Sunday, 17 November 2013

Jack Benny Looks Back Again

There appears to have been a preponderance of newspaper interviews by a pyjama-clad Jack Benny during the latter years of his life. This one is from October 2, 1970.

I’ve mentioned before than there’s a bit of a paradox when Jack tells a reporter that he doesn’t look back on the past. He relies on the past to bring in his audience, and it’s likely an audience that wants to go back to the past and laugh yet again at the funny routines he polished on radio years earlier. Something seems amiss when his “gang” isn’t there. And I admit I’m one of those who enjoy his radio show more than his television efforts, even when his radio routines are dug out of the files and lifted word-for-word.

Jack Benny, 76, Keeps Working; Reflects on His 50-Year Career
Chicago Daily News Service

CHICAGO—Jack Benny, dressed in robe and pajamas, is slumped so low in his chair that he looks like the baby Dalai lama on coronation day. But as we approach, he unleashes kingly smile that cuts right through the sleepy haze in which he finds himself.
“Sorry if I'm not quite awake,” he apologizes. “I just got up. Did my first show at Mill Run theater last night. God, that's a nice house. A great audience too, one of the best I've ever had.”
To measure that compliment, consider that in just two years Benny will be twice as old as he has been for the last 37 years. He is now 76, has been in show business for more than 50 years, and though he no longer claims to be 39—at least not so loudly —he is one of the few men his age who could do so without seeming absolutely foolish.
He carries the luggage of years almost disdainfully. “I have no feeling of nostalgia,” he says. “I only think about last week, or last night, or what I'll be doing next week. You know, some people like to tell me they liked me better on radio. Well, I don't care. Let them think so. I like best whatever I'm doing now.”
On Nov. 16 he will celebrate his 20th anniversary in the medium with a big special for NBC. Dinah Shore, one of his first guests in 1950, will be there, and so will. . .
“Let's see. I'll have most of my original people. You know, Don Wilson, (Rochester) Anderson, the rest. And my wife Mary—this is the first time, believe it or not, I've gotten her to come on. Bob Hope will be there. Frank Sinatra will do a few bits. Except for one little thing from my first show, it'll all be new material.”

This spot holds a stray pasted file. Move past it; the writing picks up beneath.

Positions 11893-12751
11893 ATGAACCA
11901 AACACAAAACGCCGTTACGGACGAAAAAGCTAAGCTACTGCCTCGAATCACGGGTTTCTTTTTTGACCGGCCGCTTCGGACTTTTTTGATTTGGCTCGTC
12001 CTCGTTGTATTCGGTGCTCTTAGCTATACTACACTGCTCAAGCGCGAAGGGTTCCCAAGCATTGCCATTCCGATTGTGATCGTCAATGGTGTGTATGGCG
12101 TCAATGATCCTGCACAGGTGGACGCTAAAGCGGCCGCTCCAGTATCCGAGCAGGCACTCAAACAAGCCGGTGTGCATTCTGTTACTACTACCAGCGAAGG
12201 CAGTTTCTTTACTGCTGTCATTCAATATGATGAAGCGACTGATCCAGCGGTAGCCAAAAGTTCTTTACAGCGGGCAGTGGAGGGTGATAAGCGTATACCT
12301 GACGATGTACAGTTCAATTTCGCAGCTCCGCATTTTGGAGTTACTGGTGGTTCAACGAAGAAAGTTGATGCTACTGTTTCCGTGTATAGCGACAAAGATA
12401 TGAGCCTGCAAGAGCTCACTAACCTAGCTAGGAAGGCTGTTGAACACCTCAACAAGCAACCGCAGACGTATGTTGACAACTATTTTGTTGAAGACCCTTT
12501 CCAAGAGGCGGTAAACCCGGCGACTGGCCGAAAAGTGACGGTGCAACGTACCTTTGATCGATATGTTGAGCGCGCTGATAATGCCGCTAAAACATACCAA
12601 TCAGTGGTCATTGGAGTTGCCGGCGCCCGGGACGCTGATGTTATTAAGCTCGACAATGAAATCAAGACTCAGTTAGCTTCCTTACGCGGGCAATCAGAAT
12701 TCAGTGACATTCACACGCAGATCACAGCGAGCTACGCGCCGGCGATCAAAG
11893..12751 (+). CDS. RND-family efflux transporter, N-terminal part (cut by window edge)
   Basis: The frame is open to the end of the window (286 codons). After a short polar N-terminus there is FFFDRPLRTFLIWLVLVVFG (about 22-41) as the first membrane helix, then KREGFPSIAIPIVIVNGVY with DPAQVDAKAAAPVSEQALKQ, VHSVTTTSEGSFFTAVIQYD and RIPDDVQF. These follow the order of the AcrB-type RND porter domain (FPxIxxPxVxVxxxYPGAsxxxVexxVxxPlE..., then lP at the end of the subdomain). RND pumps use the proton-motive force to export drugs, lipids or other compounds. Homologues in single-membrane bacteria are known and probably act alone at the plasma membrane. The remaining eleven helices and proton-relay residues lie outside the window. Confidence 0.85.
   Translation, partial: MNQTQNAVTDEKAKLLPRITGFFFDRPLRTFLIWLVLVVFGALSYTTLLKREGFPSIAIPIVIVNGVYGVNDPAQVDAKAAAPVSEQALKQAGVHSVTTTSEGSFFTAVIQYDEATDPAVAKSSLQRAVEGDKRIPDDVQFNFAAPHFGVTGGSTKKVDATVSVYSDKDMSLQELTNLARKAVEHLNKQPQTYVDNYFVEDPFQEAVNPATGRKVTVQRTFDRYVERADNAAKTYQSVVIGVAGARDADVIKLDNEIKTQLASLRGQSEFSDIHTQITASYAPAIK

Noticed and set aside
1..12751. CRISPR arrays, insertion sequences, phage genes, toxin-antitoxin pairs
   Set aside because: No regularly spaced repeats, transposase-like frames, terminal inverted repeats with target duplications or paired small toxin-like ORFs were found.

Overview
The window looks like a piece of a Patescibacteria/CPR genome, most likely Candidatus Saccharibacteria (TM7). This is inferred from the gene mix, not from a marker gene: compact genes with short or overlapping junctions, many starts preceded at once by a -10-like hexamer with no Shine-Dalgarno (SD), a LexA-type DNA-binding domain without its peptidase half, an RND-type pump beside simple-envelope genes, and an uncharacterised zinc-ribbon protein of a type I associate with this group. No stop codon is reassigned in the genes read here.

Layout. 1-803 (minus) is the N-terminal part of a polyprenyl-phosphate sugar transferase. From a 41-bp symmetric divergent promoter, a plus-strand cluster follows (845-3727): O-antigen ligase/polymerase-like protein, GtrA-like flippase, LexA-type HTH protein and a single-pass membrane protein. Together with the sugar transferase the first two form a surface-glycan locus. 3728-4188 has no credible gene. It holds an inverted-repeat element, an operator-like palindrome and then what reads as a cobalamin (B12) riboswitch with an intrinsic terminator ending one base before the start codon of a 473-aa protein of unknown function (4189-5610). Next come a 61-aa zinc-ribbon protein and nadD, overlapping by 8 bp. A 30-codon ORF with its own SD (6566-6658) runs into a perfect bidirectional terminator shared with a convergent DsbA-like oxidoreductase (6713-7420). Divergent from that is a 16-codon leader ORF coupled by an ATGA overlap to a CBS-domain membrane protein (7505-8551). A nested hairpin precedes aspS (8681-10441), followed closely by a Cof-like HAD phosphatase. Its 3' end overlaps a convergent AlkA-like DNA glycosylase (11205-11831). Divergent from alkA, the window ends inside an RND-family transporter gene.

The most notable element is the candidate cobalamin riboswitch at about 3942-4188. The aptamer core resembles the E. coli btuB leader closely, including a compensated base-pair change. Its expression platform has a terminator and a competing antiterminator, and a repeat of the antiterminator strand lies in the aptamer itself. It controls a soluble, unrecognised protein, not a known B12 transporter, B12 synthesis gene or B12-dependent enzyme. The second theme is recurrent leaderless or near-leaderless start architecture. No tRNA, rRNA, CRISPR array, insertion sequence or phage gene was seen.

Will it be his last special? “No, definitely not. I think when I do my last show, I'll do three or four of them, like Maurice Chevalier. Of course, as the years go by, I'll do less and less. But as long as I can get audiences I'll keep working.”
Television is not one of his major activities—nightclub dates and benefit concerts for symphony orchestras are more prominent on his calendar.
“I don't watch much TV, except the ball games,” he says. “But it's a fine medium.”
He believes that TV humor, like humor in general, has not changed much: “Not the humor, just the situations.”
Out of age or simple inclination, Benny has not performed in Vietnam, although he admires Bob Hope's effort there. (Hope apparently has had trouble recently in Vietnam, where some of the young soldiers have been high on marijuana and low on his brand of humor.)
“Well, I would find it difficult to perform under those conditions,” Benny reflects. “You've just got to give them a good show, because they're not going to be impressed simply because you bothered to come. But if it's really like Bob says, I can see how he wouldn't really know what to do.”

1 comment:

  1. Jack's late 60s specials were in part an attempt by him and/or NBC to keep up with the times in some way, and like a lot of veteran comedians who tried to mix the late 60s with their routines, just ended up feeling out of place. His 1970 special seemed to be an attempt to go back to his roots somewhat -- the centerpiece "Jack at the Airport" segment was borrowed from a 1962 show, which or course was in turn modified from bits going back to his radio days. At least for me, it holds up better in re-watching today via YouTube than the 1968-69 shows..